The software defined data center has the potential to expand the control plane well outside of anyone’s control by the simple fact that we do not yet have a unified control mechanism for disparate hardware (networking, storage, and compute), for disparate hypervisors (vSphere, KVM, Xen, Hyper-V), new types of hypervisors (storage and networking), and new ideas at managing SDDC at scale.
The next evolution of virtualization is the Software Defined Data Center or SDDC and it is quickly becoming the next logical step in the continued evolution of cloud technology that will give you the ability to run legacy enterprise applications as well as the other cloud services. In my opinion you could also define Software Defined Data Center as a converged datacenter so to speak. My friend and colleague, Edward Haletky wrote a great post on SDDC and data protection, which raised this question. How the heck to we recover SDDC?
I have written about the Public Cloud Reality and the need to bring your own security, monitoring, support. This was reinforced by Dave Asprey of Trend Micro at the last Cloud Security Alliance Summit held at this years RSA Conference. The gist of Dave Asprey’s talk was that YOU are responsible for the security of your data, not the cloud service provider.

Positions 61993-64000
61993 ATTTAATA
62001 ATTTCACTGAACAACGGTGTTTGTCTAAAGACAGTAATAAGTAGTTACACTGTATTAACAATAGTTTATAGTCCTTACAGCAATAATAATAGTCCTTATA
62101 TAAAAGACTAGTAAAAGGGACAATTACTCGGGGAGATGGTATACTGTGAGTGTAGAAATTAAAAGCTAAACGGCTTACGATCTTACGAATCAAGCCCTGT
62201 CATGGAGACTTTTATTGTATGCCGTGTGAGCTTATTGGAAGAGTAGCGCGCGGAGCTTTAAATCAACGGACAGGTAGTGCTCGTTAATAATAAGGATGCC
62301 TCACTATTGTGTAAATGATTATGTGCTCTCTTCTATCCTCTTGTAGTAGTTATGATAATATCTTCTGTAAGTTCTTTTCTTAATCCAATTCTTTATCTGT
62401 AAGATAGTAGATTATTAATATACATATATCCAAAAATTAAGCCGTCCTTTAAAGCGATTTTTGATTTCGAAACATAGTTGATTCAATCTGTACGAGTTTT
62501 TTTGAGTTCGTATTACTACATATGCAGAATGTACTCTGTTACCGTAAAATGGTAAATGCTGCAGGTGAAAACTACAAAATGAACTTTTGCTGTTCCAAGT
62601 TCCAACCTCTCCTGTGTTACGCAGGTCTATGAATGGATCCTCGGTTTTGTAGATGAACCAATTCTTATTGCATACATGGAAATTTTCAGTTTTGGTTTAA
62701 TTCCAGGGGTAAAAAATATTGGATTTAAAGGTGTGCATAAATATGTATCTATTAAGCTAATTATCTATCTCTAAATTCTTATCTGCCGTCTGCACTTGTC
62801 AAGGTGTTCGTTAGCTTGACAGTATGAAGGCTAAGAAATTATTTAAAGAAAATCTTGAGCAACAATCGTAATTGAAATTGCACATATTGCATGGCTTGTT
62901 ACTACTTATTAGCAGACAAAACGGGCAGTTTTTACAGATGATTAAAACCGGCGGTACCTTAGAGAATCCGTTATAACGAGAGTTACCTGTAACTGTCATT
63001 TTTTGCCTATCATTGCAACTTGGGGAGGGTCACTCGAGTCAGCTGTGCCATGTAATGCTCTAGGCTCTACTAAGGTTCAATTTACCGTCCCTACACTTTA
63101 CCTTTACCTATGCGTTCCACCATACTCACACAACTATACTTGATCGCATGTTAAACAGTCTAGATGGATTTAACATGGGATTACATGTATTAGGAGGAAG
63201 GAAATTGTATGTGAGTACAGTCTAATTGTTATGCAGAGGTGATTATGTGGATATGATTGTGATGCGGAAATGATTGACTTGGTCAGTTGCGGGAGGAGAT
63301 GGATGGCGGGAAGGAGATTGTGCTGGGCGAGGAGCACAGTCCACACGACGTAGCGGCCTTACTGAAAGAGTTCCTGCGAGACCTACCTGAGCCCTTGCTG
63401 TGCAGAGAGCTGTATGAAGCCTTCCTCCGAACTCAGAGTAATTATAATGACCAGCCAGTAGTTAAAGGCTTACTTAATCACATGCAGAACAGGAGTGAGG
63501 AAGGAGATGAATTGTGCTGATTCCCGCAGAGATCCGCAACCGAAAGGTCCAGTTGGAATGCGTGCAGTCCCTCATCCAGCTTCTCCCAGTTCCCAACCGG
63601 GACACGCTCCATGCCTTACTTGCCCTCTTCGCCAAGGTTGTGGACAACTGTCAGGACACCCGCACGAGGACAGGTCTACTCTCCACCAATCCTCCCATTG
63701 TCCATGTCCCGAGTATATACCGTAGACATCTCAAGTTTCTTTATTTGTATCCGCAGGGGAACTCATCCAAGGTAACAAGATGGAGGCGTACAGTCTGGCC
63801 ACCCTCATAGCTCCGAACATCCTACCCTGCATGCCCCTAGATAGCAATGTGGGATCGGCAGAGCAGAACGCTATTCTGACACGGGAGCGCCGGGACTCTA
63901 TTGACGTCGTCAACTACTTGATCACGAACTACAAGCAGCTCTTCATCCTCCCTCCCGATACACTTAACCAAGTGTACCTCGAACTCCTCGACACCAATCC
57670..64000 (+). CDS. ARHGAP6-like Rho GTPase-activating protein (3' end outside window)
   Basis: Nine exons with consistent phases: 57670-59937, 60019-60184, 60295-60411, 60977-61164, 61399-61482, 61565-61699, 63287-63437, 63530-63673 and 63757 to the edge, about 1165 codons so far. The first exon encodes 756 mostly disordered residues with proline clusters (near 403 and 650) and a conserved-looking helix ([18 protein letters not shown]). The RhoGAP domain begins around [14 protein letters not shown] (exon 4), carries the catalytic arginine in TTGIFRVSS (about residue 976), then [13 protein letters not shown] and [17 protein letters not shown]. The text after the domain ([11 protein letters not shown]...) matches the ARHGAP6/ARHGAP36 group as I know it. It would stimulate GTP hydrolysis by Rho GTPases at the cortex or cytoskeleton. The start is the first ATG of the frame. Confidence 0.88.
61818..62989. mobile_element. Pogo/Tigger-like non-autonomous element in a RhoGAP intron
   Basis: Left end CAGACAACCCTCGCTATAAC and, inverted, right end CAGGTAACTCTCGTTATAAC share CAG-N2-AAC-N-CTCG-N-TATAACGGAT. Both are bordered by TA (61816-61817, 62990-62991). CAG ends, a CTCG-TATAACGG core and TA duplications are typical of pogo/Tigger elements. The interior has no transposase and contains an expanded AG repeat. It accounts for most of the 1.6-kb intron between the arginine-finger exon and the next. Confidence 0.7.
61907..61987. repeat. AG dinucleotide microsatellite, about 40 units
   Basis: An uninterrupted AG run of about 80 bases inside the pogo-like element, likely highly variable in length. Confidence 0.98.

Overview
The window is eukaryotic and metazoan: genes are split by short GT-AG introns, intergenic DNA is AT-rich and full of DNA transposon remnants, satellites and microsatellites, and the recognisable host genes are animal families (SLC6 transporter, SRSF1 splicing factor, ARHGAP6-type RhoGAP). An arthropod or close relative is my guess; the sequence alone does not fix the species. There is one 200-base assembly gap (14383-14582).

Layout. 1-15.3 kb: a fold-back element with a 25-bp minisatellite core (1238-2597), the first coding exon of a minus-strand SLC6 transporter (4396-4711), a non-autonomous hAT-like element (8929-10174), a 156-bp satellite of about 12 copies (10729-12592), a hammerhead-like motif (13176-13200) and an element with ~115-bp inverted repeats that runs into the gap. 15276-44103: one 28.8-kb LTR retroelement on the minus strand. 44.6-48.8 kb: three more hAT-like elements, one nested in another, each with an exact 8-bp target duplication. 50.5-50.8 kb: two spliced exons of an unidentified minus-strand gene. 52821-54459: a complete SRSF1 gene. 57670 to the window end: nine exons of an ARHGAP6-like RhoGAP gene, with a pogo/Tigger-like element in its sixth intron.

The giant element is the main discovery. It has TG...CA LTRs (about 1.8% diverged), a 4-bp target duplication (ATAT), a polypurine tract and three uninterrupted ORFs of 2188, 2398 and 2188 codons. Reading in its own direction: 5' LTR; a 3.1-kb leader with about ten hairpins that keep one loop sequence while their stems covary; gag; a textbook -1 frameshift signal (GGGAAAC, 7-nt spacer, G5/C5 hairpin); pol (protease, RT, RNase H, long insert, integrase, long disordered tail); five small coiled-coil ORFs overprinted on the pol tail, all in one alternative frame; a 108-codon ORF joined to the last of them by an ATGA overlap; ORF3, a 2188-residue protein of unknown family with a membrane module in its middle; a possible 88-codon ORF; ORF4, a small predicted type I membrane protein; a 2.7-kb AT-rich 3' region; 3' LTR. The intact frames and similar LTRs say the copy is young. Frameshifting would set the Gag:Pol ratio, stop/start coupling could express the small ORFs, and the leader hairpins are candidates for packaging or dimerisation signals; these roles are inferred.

As I shoveled even more snow, I was starting to think about automation, as in how could I get something to shovel the snow for me, which lead to thinking about automation within the cloud. I see lots of discussion about automation in the cloud. Many of my friends and colleagues are developing code using Puppet, Chef, vCenter Orchestrator, etc. This development is about producing the software defined datacenter (SDDC). However, I see very little in the way of security automation associated with SDDC.
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On 12/18, I had an interesting twitter conversation with Mark Thiele (@mthiele10) about moving to the cloud based on cost. There is a cost perspective to consider as cloud services can be very expensive. When does it make sense to go to the cloud, I think there are two scenarios to consider when talking about going to the cloud. While we were hampered by 140 characters, I think the message is clear.